friends and beer and poetry
In no time Ian was walking through the front door to Sticks Library, grinning as I frantically waved, smiling like an idiot--I'm not going anywhere for Christmas this year, deciding to do my own thing for the first time, and since I have no visitors coming this visit felt particularly special.
We headed out for dinner, Ian humoring me as I bombarded him with 100 questions about the Farm, about his job in NY State, about all of our friends and former co-workers. I don't even know how he was able to eat, answering my questions at the rate I was shooting them. After Santa's visit at the Library, which I had to be at, we spent the rest of the night grabbing a couple drinks at a local bar, then picking up a 6 pack of Great Lakes Beer and reading poetry in my living room; something Ian and I have in common, aside from our both having Bachelors degrees in English, is that we're both big lovers of poetry--one of the first conversations we had while he was visiting the farm, considering a position in the kitchen, was about poets and writers we admired. He's a Yeats man, I'm a Whitman girl.
Today as I said goodbye to my friend, and said a silent prayer for his safe drive home, I thought too of the poem I read him last night--he doesn't like Billy Collins, and Collins is one of my favorites--and which may have been his first step in a conversion to Collins' poetry.
where I happen to be sitting,
the humidity or the clouds,
the scene outside the window--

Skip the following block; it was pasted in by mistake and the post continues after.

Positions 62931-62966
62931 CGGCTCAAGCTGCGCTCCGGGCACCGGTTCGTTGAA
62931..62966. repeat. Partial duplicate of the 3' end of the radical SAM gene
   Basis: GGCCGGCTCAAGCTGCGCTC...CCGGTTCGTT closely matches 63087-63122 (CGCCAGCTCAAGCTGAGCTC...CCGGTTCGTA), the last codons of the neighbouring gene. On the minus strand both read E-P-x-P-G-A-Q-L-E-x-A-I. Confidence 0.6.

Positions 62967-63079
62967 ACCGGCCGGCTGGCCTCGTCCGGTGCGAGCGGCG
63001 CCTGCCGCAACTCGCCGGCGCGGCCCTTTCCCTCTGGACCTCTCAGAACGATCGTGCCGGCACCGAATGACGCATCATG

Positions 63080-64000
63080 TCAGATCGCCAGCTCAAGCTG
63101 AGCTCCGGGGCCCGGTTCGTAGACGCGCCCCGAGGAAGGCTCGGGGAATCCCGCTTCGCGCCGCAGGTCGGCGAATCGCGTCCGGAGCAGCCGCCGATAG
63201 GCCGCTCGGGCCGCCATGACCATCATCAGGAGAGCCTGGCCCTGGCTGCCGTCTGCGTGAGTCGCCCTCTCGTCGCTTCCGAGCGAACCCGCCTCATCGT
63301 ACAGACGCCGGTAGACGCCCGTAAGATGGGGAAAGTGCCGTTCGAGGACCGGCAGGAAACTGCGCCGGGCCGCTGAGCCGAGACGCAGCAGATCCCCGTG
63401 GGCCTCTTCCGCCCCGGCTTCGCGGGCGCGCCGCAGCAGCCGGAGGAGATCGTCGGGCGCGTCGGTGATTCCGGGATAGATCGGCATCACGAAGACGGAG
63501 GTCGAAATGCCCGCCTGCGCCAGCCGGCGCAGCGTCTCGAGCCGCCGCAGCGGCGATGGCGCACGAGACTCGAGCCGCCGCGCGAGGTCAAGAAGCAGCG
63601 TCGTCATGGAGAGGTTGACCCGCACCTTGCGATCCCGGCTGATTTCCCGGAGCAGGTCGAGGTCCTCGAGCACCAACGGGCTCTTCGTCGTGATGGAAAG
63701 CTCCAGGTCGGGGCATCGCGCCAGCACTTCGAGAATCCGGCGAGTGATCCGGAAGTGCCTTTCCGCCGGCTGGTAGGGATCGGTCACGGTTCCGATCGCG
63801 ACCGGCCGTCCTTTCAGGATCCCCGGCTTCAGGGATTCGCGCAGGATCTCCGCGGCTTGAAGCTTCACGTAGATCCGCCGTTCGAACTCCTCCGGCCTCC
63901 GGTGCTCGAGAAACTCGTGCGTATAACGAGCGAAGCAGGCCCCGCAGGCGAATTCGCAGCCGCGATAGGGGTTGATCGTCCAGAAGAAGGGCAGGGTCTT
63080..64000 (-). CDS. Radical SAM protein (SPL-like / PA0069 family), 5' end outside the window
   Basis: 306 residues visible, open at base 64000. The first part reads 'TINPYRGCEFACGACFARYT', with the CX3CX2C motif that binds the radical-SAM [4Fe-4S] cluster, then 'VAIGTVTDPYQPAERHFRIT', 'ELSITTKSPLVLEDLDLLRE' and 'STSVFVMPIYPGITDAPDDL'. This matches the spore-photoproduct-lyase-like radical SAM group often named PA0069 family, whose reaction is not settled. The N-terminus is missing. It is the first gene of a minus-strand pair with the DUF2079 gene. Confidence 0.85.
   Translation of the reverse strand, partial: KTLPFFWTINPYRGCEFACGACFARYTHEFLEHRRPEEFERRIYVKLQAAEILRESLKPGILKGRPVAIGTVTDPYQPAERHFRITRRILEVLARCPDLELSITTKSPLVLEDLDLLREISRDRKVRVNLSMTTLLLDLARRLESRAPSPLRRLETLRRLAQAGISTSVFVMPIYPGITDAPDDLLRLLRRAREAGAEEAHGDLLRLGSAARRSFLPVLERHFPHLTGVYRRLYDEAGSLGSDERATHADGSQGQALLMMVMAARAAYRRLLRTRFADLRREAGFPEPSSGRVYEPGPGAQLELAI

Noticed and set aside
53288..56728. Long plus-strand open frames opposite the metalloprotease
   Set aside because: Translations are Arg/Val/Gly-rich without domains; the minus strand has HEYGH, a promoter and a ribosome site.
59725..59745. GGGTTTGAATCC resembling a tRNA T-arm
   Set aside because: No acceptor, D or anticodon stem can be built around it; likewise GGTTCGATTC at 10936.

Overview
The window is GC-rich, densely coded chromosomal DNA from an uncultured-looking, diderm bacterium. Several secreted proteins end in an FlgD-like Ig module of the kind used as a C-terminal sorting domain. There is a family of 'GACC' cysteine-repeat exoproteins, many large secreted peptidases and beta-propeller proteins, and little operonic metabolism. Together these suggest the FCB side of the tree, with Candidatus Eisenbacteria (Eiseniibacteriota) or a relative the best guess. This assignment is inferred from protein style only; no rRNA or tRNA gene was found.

a pink tree in bloom,
a neighbor walking his small, nervous dog.
And if I am drinking
a cup of tea at the time
or a small glass of whiskey,
I will find a line to put it on.
with a sigh.
She thinks I ought to be opening up
my aperture to let in
the wild rhododendrons of Ireland,
the sun-blanched stadiums of Rome,
that waterclock in Bruges--
the world beyond my inkwell.
I tell her I will try again
and travel back to my desk
where the chair is turned to the window.
I think about the furniture of history.
I consider the globe, the lights of its cities.
I visualize a lion rampant on an iron shield,
a quiet battlefield, a granite monument.
And then--just between you and me--
I take a swallow of cold tea
and in the manner of the ancient Chinese
pick up my thin pen
and write down that bird I hear outside,
the one that sings,
then sings again.
--Billy Collins, from “Picnic Lightning”
*not sure if I spaced the poem correctly, copied it from another site that didn't have any of the stanzas separated.